Building Stability and Security

We cannot stop terrorism or defeat the ideologies of violent extremism when hundreds of millions of young people see a future with no jobs, no hope, and no way to catch up to the developed world.

– Secretary of State Hillary Clinton

By 2050, there will be 1.2 billion youth around the world – with nine out of ten in developing countries. This means that most young people are coming of age in societies that lack basic education and employment opportunities.

Improving the educational outcomes of the world’s most vulnerable children is a matter of both national and global security.

At an individual level, education is a key factor of whether people have the capabilities – the literacy, the confidence, and the attitudes – they need to actively participate in society. And, as many countries work to rebuild after years of conflict, education is a key component in any development strategy.

Globally, education is a critical component to building long-term stability and security. Education not only helps to build tolerance and understanding but provides a path to a better life. As the Center for Strategic and International Studies’ Commission on Smart Power observed, “Education is the best hope of turning young people away from violence and extremism.”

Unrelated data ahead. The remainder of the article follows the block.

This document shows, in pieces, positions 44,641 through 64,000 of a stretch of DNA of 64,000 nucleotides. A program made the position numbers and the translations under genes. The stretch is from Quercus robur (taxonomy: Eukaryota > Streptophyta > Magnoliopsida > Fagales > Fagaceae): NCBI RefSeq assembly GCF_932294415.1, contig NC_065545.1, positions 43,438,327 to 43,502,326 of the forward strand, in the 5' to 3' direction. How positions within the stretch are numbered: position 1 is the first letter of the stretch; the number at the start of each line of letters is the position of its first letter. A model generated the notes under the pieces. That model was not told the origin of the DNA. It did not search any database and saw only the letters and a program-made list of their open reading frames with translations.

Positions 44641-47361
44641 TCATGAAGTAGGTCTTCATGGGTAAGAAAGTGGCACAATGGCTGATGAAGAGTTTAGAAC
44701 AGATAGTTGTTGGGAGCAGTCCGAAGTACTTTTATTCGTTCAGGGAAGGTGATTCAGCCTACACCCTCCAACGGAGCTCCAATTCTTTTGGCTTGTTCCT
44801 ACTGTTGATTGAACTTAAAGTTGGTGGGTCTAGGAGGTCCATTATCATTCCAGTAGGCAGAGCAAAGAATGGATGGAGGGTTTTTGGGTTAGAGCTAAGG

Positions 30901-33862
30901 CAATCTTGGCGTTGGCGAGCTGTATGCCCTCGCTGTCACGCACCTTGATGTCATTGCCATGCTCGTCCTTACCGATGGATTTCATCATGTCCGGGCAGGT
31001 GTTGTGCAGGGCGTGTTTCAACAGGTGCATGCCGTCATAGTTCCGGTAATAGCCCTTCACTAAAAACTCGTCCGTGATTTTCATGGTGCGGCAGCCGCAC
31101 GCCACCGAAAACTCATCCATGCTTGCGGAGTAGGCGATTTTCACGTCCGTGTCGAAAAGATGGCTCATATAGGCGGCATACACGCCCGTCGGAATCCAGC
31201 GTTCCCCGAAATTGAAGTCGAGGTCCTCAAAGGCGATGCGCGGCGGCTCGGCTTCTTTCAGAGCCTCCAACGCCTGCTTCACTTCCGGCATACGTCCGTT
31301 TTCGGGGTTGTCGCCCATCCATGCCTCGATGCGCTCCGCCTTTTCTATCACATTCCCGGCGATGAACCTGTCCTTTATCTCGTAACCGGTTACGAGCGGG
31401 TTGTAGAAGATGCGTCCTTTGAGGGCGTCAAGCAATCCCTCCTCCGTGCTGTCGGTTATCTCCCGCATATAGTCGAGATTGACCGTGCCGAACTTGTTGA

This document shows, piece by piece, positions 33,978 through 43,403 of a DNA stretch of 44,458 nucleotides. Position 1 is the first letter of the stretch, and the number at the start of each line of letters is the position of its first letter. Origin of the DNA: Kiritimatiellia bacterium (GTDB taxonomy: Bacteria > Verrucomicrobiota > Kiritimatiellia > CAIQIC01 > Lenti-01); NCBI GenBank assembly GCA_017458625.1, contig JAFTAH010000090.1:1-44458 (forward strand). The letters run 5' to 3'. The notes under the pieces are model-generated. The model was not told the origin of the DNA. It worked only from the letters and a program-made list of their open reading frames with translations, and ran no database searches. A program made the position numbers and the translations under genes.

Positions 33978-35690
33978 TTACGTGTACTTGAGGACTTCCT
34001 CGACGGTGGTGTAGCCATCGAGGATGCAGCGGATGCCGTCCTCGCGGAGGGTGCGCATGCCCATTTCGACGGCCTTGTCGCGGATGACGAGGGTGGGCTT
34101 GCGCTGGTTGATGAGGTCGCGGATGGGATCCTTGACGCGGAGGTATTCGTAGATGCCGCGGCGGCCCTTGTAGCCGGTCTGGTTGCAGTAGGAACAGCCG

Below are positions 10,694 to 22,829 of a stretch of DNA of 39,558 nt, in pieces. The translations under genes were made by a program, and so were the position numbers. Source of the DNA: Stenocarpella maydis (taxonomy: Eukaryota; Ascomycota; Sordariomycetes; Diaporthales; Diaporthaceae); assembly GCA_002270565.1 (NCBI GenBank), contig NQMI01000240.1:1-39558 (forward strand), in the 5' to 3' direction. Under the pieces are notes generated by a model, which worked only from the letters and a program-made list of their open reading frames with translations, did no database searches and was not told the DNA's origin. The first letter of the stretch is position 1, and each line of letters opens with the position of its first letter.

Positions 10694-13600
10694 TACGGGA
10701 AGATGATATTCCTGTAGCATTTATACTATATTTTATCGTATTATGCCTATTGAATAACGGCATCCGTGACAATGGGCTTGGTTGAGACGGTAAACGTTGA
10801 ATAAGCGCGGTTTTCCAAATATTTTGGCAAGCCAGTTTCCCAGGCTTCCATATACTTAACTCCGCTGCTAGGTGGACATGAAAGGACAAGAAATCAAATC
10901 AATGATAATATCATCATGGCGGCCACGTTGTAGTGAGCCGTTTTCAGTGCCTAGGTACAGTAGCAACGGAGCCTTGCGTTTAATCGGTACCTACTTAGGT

Key Facts

  1. This generation of youth is the largest in history, with over 1 billion youth aged 15 to 24 living in developing countries. This means that most young people are coming of age in societies that lack basic education and employment opportunities.
  2. Large, young male population bulges are more likely to increase the risk of conflict in societies where there are low rates of secondary education.
  3. Each year of education reduces the risk of conflict by around 20 percent, roughly the same stabilizing effect as a 5 percent annual economic growth rate.
  4. The 9/11 Commission report found that “Education that teaches tolerance, the dignity and value of each individual, and respect for different beliefs is a key element in any global strategy to eliminate Islamist terrorism.
  5. Education indirectly promotes civic engagement, greater social cohesion, social stability and good governance, and is a crucial determinant of whether people have the capabilities they need to actively participate in society.
  6. People of voting age with a primary education are 1.5 times more likely to support democracy than people with no education, rising to three times more likely for someone with a secondary education.

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